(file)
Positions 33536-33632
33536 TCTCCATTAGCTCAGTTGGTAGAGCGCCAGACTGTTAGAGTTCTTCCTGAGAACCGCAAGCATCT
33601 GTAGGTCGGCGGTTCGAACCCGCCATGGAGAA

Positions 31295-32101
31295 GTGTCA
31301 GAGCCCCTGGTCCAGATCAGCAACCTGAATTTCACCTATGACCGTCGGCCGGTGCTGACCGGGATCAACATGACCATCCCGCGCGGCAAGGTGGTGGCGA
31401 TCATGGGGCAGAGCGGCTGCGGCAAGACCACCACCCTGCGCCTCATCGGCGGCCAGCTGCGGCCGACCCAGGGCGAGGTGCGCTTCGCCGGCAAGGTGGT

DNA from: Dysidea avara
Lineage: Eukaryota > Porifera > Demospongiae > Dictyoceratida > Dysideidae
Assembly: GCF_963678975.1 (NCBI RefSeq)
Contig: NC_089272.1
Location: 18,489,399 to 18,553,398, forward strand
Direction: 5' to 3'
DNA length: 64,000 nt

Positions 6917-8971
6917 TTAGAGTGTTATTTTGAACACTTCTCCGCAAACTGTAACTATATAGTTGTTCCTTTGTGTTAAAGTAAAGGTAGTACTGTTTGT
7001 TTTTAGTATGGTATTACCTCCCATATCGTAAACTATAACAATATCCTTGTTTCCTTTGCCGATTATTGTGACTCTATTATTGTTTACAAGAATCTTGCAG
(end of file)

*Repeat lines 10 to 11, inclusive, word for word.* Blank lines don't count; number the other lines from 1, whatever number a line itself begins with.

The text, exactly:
Assembly: GCF_963678975.1 (NCBI RefSeq)
Contig: NC_089272.1